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Thanking you
With sincere regards
Dr. Rajendra Kumar Ghritlaharey, M.S., M. Ch., FAIS
Associate Professor,
Department of Paediatric Surgery, Gandhi Medical College & Associated
Kamla Nehru & Hamidia Hospitals Bhopal, Madhya Pradesh 462 001 (India)
On May 11,2011

Dr. Shankar P.R.

"On looking back through my Gmail archives after being requested by the journal to write a short editorial about my experiences of publishing with the Journal of Clinical and Diagnostic Research (JCDR), I came across an e-mail from Dr. Hemant Jain, Editor, in March 2007, which introduced the new electronic journal. The main features of the journal which were outlined in the e-mail were extensive author support, cash rewards, the peer review process, and other salient features of the journal.
Over a span of over four years, we (I and my colleagues) have published around 25 articles in the journal. In this editorial, I plan to briefly discuss my experiences of publishing with JCDR and the strengths of the journal and to finally address the areas for improvement.
My experiences of publishing with JCDR: Overall, my experiences of publishing withJCDR have been positive. The best point about the journal is that it responds to queries from the author. This may seem to be simple and not too much to ask for, but unfortunately, many journals in the subcontinent and from many developing countries do not respond or they respond with a long delay to the queries from the authors 1. The reasons could be many, including lack of optimal secretarial and other support. Another problem with many journals is the slowness of the review process. Editorial processing and peer review can take anywhere between a year to two years with some journals. Also, some journals do not keep the contributors informed about the progress of the review process. Due to the long review process, the articles can lose their relevance and topicality. A major benefit with JCDR is the timeliness and promptness of its response. In Dr Jain's e-mail which was sent to me in 2007, before the introduction of the Pre-publishing system, he had stated that he had received my submission and that he would get back to me within seven days and he did!
Most of the manuscripts are published within 3 to 4 months of their submission if they are found to be suitable after the review process. JCDR is published bimonthly and the accepted articles were usually published in the next issue. Recently, due to the increased volume of the submissions, the review process has become slower and it ?? Section can take from 4 to 6 months for the articles to be reviewed. The journal has an extensive author support system and it has recently introduced a paid expedited review process. The journal also mentions the average time for processing the manuscript under different submission systems - regular submission and expedited review.
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Overall, the publishing process with JCDR has been smooth, quick and relatively hassle free and I can recommend other authors to consider the journal as an outlet for their work."

Dr. P. Ravi Shankar
KIST Medical College, P.O. Box 14142, Kathmandu, Nepal.
On April 2011

Dear team JCDR, I would like to thank you for the very professional and polite service provided by everyone at JCDR. While i have been in the field of writing and editing for sometime, this has been my first attempt in publishing a scientific paper.Thank you for hand-holding me through the process.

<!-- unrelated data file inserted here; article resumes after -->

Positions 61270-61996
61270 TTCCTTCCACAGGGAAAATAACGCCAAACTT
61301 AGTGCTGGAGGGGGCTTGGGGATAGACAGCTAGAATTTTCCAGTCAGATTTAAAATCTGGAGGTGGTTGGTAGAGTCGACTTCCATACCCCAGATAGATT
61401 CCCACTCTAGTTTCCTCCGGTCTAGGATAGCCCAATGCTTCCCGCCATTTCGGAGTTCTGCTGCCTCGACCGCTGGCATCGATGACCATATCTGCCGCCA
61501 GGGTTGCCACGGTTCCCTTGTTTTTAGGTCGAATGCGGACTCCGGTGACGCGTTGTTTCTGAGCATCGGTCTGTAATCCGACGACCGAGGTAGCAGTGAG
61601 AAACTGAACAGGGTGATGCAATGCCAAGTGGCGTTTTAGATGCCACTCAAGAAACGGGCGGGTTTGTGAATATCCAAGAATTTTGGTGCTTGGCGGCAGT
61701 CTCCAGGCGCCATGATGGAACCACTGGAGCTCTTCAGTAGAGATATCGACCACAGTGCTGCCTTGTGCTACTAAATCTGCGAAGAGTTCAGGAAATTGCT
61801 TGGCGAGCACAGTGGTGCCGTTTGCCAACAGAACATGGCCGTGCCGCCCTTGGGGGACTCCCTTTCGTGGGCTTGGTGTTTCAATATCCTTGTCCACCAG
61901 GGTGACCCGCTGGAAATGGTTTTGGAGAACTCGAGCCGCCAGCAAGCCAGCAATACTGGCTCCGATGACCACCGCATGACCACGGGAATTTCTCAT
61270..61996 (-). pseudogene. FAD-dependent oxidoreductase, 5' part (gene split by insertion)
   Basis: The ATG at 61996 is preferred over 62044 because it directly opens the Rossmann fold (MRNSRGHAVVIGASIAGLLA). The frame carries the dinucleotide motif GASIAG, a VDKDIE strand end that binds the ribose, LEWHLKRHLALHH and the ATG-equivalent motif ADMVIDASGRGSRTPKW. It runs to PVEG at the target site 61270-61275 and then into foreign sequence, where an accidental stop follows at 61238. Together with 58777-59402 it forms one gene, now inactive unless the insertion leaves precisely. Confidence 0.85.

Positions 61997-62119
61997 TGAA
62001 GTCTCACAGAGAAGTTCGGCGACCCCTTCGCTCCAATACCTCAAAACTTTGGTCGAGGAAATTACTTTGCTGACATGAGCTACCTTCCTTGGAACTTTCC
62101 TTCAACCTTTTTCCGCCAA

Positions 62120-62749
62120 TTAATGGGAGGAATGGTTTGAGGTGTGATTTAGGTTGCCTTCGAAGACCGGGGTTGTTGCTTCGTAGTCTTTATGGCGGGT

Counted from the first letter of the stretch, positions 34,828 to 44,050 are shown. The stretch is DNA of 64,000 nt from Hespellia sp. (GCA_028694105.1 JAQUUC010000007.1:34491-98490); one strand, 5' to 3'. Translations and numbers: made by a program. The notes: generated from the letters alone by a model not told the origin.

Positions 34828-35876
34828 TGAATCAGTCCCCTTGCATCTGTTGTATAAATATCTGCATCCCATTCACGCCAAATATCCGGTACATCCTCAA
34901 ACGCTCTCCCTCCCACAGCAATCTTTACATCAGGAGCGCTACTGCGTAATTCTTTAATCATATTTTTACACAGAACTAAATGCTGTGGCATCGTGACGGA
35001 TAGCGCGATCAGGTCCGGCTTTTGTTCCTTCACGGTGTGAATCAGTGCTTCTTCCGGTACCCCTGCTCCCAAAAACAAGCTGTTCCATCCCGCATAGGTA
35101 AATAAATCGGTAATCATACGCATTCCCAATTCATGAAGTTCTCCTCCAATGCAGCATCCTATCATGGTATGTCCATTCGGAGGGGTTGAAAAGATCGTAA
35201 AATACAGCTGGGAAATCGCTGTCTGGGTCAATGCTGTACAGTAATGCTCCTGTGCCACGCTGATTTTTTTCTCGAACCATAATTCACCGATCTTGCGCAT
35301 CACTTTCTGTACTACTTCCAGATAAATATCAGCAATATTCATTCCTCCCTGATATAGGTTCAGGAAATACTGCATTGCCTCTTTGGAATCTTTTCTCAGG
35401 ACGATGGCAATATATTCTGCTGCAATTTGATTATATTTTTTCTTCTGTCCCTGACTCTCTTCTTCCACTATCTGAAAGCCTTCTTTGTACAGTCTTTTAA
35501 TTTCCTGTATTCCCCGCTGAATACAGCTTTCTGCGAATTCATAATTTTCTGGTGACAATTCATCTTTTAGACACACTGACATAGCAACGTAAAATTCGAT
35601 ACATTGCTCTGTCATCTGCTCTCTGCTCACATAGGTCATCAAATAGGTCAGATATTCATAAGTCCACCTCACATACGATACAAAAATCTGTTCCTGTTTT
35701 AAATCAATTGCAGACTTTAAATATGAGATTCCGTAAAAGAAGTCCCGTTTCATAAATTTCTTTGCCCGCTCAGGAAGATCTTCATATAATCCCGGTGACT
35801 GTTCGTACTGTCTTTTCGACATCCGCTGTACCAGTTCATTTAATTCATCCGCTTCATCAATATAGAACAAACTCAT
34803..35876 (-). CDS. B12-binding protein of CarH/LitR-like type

Dr. Anuradha
On Jan 2020

Important Notice

Case report
Year : 2011 | Month : August | Volume : 5 | Issue : 4 | Page : 865 - 866

Chromoblastomycosis: A Case Report

Shanthala G.B., Rudresh S.M., Nagarathnamma T.

Dept of Microbiology, Victoria hospital campus, Fort, BMC & RI, Bangalore, India.

Correspondence Address :
Dr. Nagarathnamma T., Prof and HOD,
Dept of Microbiology, Victoria hospital campus, Fort,
BMC & RI, Bangalore 560002, Karnataka, India.
Phone: 9449802700; E-mail:


Chromoblastomycosis is a chronic fungal infection which is caused by the phaeoid fungi which are commonly seen in the tropical and subtropical climates. This infection is thought to be secondary to trauma or autoinoculation. The aetiological agent is a small group of dermatiaceous (pigmented) fungi. At least five species of fungi have been recognized to cause chromoblastomycosis: Cladosporium carrionii, Fonsecaea compacta, Fonsecaea pedrosoi, Phialophora verrucosa, and Rhinocladiella aquaspersa. Here, we report a case of chromoblastomycosis from Karnataka, India. A 72 years old male patient presented with a history of a vegetating ulcer with crusting. The diagnosis of chromoblastomycosis was made by a demonstration of sclerotic bodies on KOH and the isolation of Cladophialophora carionii on culture. The unique feature in this case is that it responded to the medical line of treatment with fluconazole.


Chromoblastomycosis, Sclerotic body, Cladophialophora carrionii, Karnataka

Chromoblastomycosis is a slowly progressing localized fungal infection of the skin and the subcutaneous tissues which is caused by several pigmented fungi. This disease is commonly seen in the rural workers working in the tropical and the sub-tropical climates (1). Medlar reported the first case of Chromoblastomycosis in 1915 from Boston, in an Italian immigrant. He described the characteristic sclerotic bodies, which were thereafter named as the Medlar bodies, the other synonyms being “copper penny” bodies or “muriform” cells. In India, such cases have been reported from the sub-Himalayan belt and the coastal areas due to the hot and humid climates in those areas (1)(2)(3).

Case Report

An 80 years male, an agriculturist by occupation, from the Ramanagara district of Karnataka, presented with history of verrucous ulcer, with crusting over the medial aspect of the left leg since one year. He gave a history of an injury which was caused by a coconut shell one year back. He developed a wound at the site of the injury which initially healed but it soon developed into an ulcer. He took medication from local practitioners, but the lesion did not heal. There is history of recurrent secondary infections which used to subside after a course of antibiotics but lesion remained same.